Every day, I drive by it.
Every day, I remember.
It was 1998. I was a new social worker and was making my first home visit on a new case. According to the report, a mentally ill woman had stopped taking her medication and was becoming increasingly disruptive to the other tenants in the building.
That's all I knew.
I parked on the street and walked up to that portico and entered. Her apartment was in the basement so I made my way down the stairs, down a narrow hallway with dim flourescent lighting overhead and found the apartment number. I could hear a woman talking inside and I knocked loudly but no one answered.
I made my way back up the stairs and buzzed the manager's office and explained the purpose of my visit. He accompanied me back down the stairs and, this time, he knocked loudly on the door and announced himself. She still did not answer and I could still hear her inside talking loudly. Or maybe it wasn't her. Maybe it was the television or a loud radio. In 15 years on the job, I never stopped playing this game of doubt, never stopped hoping things would be different than they appeared to be.
The manager turned to me and said, "I'm going to open the door." He knocked one more time and yelled that he was going to open the door and, when there was no response, he did.
She was standing on her dining room table - a small African-American woman in a short black negligee and a wide-brimmed black hat, the kind of hat worn to church. She was shouting, preaching. She made eye contact with me, raised her hands to the heavens and screamed, "I am the Pope! I am a motherfucking preacher! I am the king!"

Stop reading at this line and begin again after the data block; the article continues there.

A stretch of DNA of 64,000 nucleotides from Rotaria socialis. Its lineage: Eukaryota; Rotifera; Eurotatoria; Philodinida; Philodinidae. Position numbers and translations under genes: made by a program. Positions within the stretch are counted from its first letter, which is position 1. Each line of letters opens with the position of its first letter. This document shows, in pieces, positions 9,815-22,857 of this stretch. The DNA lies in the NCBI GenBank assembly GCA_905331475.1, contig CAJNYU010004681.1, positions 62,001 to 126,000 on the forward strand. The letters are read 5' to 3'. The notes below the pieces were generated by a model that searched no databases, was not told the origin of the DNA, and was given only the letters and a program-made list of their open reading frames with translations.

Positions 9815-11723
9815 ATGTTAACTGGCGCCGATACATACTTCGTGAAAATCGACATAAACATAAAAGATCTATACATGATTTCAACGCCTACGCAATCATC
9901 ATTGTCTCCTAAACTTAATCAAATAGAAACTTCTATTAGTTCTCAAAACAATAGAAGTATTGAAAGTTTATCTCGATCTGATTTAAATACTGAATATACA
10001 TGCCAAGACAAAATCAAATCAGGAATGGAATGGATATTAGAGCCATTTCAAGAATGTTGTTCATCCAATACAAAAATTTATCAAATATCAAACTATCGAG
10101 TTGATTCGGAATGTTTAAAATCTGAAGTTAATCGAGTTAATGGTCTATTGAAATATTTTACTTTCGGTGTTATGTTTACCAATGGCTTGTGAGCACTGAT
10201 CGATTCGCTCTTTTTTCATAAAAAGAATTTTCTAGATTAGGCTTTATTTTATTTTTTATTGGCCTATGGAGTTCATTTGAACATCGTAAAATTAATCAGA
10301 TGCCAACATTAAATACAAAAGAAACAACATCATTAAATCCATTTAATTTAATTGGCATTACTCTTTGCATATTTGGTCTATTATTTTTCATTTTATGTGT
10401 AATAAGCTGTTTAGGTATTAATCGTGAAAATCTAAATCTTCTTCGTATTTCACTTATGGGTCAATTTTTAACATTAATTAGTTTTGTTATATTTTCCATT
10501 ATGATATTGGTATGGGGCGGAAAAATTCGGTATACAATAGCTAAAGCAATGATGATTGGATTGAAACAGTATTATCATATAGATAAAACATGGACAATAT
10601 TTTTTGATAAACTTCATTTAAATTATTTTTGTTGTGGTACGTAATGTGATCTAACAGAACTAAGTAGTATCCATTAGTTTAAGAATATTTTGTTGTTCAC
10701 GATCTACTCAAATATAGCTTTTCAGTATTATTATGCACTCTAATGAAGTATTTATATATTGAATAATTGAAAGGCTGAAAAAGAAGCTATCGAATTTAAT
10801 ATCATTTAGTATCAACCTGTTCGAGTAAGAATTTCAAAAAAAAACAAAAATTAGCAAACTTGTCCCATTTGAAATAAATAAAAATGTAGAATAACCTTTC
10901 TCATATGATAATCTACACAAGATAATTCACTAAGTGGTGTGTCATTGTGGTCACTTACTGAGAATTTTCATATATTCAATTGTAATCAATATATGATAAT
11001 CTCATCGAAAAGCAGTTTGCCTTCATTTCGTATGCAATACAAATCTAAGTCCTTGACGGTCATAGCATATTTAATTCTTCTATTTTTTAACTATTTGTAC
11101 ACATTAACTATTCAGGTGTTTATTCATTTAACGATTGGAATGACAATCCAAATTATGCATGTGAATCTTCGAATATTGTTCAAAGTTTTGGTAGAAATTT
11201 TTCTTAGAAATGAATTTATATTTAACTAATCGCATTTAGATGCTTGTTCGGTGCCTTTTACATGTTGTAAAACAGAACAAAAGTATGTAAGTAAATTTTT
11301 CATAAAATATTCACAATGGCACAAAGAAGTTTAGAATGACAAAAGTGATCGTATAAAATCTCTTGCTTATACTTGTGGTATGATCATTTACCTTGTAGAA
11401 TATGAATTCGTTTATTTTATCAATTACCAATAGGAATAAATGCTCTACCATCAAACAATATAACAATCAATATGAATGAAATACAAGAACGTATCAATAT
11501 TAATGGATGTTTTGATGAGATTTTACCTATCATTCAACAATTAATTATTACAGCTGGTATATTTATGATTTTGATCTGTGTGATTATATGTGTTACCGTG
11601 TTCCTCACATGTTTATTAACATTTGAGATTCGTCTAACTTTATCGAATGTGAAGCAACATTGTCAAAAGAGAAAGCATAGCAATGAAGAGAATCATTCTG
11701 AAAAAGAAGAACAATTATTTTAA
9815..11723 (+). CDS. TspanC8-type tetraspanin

She was beyond my reach in every sense of the word.
She continued her sermon while I called 911, continued to praise god even as the paramedics loaded her into an ambulance on a transport hold.
I never saw her again and every time I drive by that building I think of her, think of how strange it was that someone she'd never met was present with her in a moment when her mind was fragmented, when her world tilted dangerously towards the unknown.
But she is not the only one I see. I can be driving through a distant suburb and be suddenly overcome with the feeling that I have been there before, seen that very street before and then I will see the house or the apartment building and I will remember.
I will see an elderly woman's Christmas village covered in dust. I will smell fried food and the acrid smell of alcohol on someone's breath. I will see stacks of water damaged books, a couch in disrepair and carpet worn thin by someone who walks the same path through the living room every day. I can close my eyes and remember that the kitchen is in the back and the stairs to the bedroom are on the right.
And I say aloud, "I've been here."
I was there.
This post was written for Just Write. Check out Heather’s post and all the posts of all who joined in this week.